In respiratory therapy, benchmarking is used to set standards for the process or quality improvement. Hospitals face many processes and quality challenges in this field, which include the misallocation of respiratory treatments. According to Kollef and Watts (2019), the Institute for Healthcare Improvement has developed a high-performance management system, which prescribes standards and responsibilities for the front-line workers. Such standards serve as benchmarks for individuals to achieve or surpass. Additionally, benchmark rates are used to help hospitals develop protocols and guidelines for improving respiratory therapy and to assess the challenges. The most important point to note is that benchmark levels are set to allow practitioners to improve their services. The quality indicators discussed by Chrusch and Martin (2016) include the presence of evidence of high-level benchmarks whereby the targets are set at levels higher than the median or average. In this case, it is apparent that the quality and process improvement is facilitated by setting higher standards than the prevailing industry levels.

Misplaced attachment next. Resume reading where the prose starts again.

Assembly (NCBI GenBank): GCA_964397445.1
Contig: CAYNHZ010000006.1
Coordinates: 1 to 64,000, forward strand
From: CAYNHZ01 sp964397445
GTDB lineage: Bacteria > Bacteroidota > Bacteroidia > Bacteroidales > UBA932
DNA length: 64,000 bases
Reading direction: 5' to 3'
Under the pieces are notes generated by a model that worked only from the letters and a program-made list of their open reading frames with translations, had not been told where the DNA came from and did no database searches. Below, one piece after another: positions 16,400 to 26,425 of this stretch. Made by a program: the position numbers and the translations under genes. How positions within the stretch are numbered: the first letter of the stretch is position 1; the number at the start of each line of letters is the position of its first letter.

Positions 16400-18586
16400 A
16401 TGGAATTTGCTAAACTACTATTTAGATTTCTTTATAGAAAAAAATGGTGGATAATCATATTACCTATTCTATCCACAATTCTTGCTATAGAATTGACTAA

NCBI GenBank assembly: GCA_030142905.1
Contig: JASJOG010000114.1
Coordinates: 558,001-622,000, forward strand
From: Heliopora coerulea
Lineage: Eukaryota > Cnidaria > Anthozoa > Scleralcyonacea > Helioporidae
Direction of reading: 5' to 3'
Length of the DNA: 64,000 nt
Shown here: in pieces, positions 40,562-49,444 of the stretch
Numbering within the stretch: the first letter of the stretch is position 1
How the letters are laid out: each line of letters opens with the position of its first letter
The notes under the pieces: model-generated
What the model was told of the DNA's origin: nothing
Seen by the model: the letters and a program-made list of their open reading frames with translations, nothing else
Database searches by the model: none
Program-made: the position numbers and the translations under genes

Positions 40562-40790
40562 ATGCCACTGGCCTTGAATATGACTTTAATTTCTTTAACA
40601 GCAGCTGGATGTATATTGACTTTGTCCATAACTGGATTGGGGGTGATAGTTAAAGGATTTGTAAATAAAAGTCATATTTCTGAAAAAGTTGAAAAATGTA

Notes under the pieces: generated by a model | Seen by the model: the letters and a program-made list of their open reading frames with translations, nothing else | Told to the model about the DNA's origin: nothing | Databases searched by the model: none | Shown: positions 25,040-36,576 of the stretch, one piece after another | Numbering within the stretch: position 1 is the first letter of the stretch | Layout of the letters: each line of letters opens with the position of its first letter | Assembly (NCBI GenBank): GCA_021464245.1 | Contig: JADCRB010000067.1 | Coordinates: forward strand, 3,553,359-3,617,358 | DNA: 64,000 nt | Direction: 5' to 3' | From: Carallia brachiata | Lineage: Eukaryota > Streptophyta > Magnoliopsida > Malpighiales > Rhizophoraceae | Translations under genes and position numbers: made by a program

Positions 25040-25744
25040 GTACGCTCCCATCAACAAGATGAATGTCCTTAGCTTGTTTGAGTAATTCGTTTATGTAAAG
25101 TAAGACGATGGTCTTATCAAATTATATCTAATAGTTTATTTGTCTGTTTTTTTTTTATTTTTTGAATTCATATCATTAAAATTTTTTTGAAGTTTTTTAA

An example of the application of benchmarks in respiratory care is the use of respiratory consult services. Chatburn et al. (2019) find that the lack of respiratory consult services results in higher misallocation rates as compared to the historical benchmarks. Their study examines the usefulness of consultation services in respiratory care, which supports the argument that benchmarking is used to determine guidelines and protocols used in practice. In this case, the misallocation of treatment is perceived to be a major problem, and the solution proposed is in the form of consultation. Additionally, the misallocation of treatment is both a process and quality challenge whose improvement also leads to better therapeutic results. Therefore, benchmarks set the levels of quality and process types to be used in respiratory therapy.
Chatburn, R., Demchuk, A., & Stoller, J. (2019). Reassessing a respiratory therapy consult service after 20 years. Respiratory Care, 64(8), 875-882.
Chrusch, C., & Martin, C. (2016). Quality improvement in critical care: Selection and development of quality indicators. Canadian Respiratory Journal, 2016(2), 1-11.
Kollef, M., & Watts, P. (2019). Moving the practice of respiratory therapy forward. Respiratory care, 64(8), 104-106.